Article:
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Samsung

Samsung

Industry: 
Conglomerate
Value of USG Contracts: 
476
Symbol: 
LSE:SMSN
Country: 
South Korea
Sources: 

“Iranian telecommunications minister Mahmoud Vaezi has criticized Samsung for cutting the access to Samsung's mobile app store for Iranian users, ISNA reported on March 16. Mahmoud Vaezi said Samsung should resolve the problem as soon as possible. Representative of Samsung in Iran has pledged to resume the service as of April 6, 2014, Vaezi added. Iranian device users lost access to Samsung's mobile app store as of May 22, 2013. The Korean electronics giant said that it couldn't provide access to the store because of 'legal barriers'. Many sanctions have been imposed on Iran over its nuclear program, and Samsung's step is viewed as the latest such measure. Unlike Apple, Microsoft and Adobe, Samsung provided localized services to Iranians in Persian language. It also isn't the first handset vendor to pull back from Iran. Nokia stopped its services in the country last year. On June 9, 2013, the Tasnim News Agency quoted Tehran Chamber of Commerce member Mohammad-Hossein Barkhordar as saying that Samsung will lift ban on Iranian users to access app store sooner or later. Samsung took the decision in order to show off in the international arena, but it retreated from the decision and found out that it was wrong, Barkhordar said.” (Trend, “Iranian telecom minister criticizes Samsung,” 3/16/14)

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"But its population of about 75 million includes a sizeable urban middle class who have been avid consumers of foreign-made goods, including Samsung and Sony electronics and Peugeot cars." (Reuters, "Iran says it will cut imports of non-essential goods," 10/15/2012)

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"After being hit by European and U.S. sanctions, Iran's oil sales are stabilizing as the country entices buyers with attractive prices and a form of barter. But proposed new U.S. restrictions could further bite into its crude exports later this year . . . A form of barter set up by Iran provides an incentive to keep—or in the case of Seoul, to resume—its crude purchases. Faced with banking sanctions that impede its ability to receive crude proceeds and settle its bills for imported goods, the Islamic Republic increasingly gets paid into accounts based in the Asian countries where it sells the oil and in their local currency. Iranian traders then draw on the reserves to purchase goods exported to Iran. South Korean products are ubiquitous in Tehran—from smartphones made by Samsung Electronics Co. Ltd. to LG Electronics Inc. televisions and even costume dramas on local televisions; Iranian imports from the country amounted to $6 billion last year." (Wall Street Journal, "Iran Barters and Bargains to Help Oil Sales," 8/7/12)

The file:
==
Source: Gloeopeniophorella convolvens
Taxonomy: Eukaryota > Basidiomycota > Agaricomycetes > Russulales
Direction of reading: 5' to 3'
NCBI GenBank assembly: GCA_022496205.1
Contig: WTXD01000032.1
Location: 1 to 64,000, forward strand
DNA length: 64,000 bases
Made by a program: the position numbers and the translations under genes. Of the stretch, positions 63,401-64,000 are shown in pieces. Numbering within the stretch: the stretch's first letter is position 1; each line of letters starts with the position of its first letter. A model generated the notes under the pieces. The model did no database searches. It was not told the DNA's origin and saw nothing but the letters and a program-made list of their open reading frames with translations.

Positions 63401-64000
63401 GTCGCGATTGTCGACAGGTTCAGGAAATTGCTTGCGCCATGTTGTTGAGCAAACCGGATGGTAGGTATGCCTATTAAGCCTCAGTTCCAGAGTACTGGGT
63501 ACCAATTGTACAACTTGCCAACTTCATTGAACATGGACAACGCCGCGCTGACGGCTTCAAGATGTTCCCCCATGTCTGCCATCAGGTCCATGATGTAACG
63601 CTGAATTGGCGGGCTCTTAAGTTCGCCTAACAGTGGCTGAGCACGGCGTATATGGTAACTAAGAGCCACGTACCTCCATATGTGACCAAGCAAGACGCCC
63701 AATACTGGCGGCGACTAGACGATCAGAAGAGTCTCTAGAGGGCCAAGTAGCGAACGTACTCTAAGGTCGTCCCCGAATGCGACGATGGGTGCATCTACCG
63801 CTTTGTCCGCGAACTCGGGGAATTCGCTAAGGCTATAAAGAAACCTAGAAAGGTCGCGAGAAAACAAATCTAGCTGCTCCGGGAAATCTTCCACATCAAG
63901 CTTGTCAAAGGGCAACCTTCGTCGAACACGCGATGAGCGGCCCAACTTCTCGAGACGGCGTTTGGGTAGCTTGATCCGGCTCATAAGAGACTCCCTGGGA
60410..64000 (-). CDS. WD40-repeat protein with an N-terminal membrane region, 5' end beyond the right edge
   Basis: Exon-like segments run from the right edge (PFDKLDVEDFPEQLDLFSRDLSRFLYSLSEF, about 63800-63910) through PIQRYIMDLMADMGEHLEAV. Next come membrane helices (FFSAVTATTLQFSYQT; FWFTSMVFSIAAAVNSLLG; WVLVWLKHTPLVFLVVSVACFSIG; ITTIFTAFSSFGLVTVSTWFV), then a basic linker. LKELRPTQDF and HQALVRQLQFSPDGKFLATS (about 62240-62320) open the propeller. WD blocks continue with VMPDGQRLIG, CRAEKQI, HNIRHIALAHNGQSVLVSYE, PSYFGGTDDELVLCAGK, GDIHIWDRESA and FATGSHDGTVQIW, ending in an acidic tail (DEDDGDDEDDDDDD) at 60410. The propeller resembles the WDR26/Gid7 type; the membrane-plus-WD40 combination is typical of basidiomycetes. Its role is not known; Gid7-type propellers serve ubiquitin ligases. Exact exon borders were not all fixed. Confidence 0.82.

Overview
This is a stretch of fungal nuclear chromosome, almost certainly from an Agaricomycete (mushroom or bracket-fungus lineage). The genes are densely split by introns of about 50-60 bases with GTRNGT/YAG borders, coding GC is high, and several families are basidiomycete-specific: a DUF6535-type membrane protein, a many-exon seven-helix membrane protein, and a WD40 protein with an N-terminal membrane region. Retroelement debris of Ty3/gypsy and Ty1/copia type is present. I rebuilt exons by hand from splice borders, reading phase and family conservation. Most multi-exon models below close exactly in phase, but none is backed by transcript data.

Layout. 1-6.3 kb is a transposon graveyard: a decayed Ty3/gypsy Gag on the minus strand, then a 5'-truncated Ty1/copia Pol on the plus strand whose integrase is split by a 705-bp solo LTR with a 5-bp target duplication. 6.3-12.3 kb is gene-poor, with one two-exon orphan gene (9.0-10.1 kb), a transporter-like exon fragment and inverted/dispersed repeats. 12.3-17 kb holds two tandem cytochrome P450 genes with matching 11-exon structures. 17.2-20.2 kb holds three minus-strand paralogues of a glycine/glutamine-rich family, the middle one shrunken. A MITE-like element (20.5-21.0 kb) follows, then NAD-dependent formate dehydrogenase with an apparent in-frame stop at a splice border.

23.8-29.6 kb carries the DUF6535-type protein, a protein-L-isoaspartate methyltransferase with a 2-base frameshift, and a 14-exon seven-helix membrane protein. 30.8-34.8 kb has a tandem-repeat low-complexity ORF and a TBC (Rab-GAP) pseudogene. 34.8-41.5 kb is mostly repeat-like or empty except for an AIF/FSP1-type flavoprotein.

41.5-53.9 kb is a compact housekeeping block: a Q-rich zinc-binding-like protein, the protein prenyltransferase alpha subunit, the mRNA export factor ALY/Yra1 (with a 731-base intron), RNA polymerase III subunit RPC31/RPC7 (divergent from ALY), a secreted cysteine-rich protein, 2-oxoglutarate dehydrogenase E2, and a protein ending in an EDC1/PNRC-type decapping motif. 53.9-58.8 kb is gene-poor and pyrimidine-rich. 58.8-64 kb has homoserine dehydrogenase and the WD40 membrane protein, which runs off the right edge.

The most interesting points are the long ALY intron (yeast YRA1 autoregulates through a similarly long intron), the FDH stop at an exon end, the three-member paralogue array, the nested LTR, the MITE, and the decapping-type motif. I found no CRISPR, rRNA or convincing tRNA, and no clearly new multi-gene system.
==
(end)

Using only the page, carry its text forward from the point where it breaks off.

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"South Korea has imposed curbs on exports to Iran - mainly steel, cars and electronics - to reduce its risk of payment defaults as western sanctions disrupt Iranian oil exports, highlighting the growing risk of doing business with the Islamic Republic. The move to limit the trade exposure of Asia's fourth-largest economy, which sold $1.7 billion of goods in Iran in the first quarter of this year, was announced by South Korea's leading trade and business body and came into effect this week…Export quotas could be imposed on products including Samsung Electronics' mobile phones and Hyundai Motor's vehicles, a source has told Reuters."  (Reuters, "South Korea limits Iran exports on payment concerns," 6/14/12)

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"Export quotas could be imposed on products including Samsung Electronics' mobile phones and Hyundai Motor's vehicles, one of the sources said... Samsung Electronics and LG Electronics accounted for a combined 30 percent of Iran's mobile phone market, Korean major newspaper Dong-a Ilbo reported in January." (Reuters, "South Korea may limit exports to Iran on payment concerns: sources," 5/17/2012)

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"Samsung, an electronics giant, markets its products in Iran, according to its website."  From 2000-2009, the company received $476.4 million US federal funds.  Their activities in Iran are currently active.  (The New York Times, "Profiting from Iran, and the US," 3/6/2010)

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"Nestle has been the target of protests by Islamists since the Gaza onslaught began, some Iranian websites said. It is among a small number of foreign companies which have factories in Iran, which notably also includes French automaker Renault. Others, such as South Korean group Samsung, market their products in the Islamic republic. Some, particularly in the oil and gas sector, have operated in the country for some time, such as Frances Total and Anglo-Dutch Shell." (Agence France Presse, "Iran to punish firms trading with Israel," 1/12/09)

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"GIANTS WITH A FOOT IN TEHRAN: Total, Shell, Statoil, BNP Paribas, Commerzbank, MTN, UPS, Linde, Technip, Nokia, Ericsson, Peugeot, Renault, OMV, Societe Generale, ENI, Mitsubishi, Sumitomo, Siemens, LG, Samsung, Bosch, Valeo, Nestle, Unilever, BAT, Japan Tobacco." (The London Times, "American pressure threatens UK firms," 5/27/06)

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